Those who sink millions of dollars into creating a motion picture hope they will make some profit. A few fortunate filmmakers know their high-budget projects will be blockbusters, grossing many millions of dollars, especially if they are parts of popular franchises. Copyright law protects the filmmakers' rights to limit access to the movies only to those who are willing to pay the price of a ticket. In New York and elsewhere, anyone who violates that right can face serious penalties.
A man in another state is facing jail time after downloading a movie from a notorious pirating website, then uploading the movie to his own Facebook page. The 20-year-old posted "Deadpool" to his Facebook page just a few days after its highly-anticipated theater release. The post quickly went viral, receiving six million views. The man's friends posted warnings that he was taking a risk and may end up in trouble with the FBI, but the man's responses seemed to taunt authorities.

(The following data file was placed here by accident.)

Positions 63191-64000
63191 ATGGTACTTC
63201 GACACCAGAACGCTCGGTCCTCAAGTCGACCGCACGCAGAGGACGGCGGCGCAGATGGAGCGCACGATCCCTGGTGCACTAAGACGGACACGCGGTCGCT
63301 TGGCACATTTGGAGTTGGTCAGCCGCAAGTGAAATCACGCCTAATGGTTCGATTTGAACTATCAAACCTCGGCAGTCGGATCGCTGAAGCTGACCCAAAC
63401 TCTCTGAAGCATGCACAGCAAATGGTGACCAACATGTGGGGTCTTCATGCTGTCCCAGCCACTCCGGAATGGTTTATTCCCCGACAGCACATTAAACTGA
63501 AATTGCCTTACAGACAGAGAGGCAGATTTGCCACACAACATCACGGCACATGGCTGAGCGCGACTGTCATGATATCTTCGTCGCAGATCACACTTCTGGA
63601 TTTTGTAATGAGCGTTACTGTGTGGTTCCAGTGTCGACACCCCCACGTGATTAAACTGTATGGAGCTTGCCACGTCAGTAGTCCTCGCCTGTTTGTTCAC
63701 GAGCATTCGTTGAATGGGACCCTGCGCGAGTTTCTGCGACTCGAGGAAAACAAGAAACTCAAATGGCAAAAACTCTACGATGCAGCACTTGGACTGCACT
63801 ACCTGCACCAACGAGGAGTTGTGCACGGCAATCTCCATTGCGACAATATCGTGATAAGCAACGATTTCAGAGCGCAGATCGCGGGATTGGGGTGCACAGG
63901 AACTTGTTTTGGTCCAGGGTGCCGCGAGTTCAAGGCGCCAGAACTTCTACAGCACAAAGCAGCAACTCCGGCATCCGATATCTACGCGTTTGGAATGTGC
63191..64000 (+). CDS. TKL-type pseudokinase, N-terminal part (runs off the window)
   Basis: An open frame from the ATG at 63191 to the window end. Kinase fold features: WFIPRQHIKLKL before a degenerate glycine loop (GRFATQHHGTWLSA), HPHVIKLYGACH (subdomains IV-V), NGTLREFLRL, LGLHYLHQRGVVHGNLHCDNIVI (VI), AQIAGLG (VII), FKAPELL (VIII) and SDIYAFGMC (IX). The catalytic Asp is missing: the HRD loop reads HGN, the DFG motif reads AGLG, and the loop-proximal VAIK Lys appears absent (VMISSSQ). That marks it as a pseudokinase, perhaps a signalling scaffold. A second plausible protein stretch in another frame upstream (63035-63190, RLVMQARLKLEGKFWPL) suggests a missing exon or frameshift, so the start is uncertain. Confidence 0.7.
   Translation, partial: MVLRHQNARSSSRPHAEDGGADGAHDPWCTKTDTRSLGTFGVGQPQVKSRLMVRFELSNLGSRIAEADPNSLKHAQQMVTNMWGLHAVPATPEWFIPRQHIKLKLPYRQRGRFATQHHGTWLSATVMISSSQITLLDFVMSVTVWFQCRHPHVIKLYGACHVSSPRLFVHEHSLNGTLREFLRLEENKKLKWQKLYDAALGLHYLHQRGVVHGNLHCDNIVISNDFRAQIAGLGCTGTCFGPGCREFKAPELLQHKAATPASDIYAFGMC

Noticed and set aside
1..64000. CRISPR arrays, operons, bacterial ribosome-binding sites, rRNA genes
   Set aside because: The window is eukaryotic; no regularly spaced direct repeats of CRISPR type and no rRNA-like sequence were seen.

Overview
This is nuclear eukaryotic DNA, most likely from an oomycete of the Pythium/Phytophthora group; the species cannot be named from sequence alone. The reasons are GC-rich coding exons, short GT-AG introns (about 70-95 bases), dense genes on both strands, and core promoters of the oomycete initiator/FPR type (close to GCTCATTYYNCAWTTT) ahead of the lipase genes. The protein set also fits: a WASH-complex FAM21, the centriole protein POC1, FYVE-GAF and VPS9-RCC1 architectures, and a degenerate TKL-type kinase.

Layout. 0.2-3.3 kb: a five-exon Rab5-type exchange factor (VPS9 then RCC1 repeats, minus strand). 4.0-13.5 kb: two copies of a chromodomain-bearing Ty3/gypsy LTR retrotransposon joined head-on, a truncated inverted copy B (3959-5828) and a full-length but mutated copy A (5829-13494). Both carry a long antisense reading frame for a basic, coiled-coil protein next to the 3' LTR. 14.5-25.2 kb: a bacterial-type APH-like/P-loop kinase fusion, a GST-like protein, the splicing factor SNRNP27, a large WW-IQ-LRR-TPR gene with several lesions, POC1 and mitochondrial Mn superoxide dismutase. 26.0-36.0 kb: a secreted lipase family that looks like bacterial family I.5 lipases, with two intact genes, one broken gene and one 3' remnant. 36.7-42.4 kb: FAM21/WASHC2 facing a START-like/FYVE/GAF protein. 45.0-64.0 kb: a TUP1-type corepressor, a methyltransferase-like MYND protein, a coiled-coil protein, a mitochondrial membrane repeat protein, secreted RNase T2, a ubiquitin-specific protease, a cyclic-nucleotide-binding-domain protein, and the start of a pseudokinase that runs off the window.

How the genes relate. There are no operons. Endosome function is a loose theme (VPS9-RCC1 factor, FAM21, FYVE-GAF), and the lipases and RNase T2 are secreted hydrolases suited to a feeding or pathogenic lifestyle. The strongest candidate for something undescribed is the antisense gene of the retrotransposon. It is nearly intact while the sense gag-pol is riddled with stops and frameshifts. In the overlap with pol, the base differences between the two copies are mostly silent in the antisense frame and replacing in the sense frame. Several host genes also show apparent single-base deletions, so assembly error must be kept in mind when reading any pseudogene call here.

Because of the attention the post gained, the movie company, Twentieth Century Fox, soon learned of the viral piracy of its film and contacted the FBI. The man was arrested and charged with felony copyright infringement, which carries a three-year prison sentence. In a plea deal, the man admitted to a misdemeanor, but the prosecution wants him to serve the maximum, which is six months followed by a year of supervision.
Tough sentences for violations of copyright law act as a deterrent for others who may be tempted to pirate movies or music to avoid paying for them. Motion pictures and sound recordings are not cheap to produce, and those who sink their finances into creating these have a right to protect their investments. While the laws strive to protect creators of works of art, many in New York find it helpful to seek the assistance of an attorney when they feel someone has infringed on their creative rights.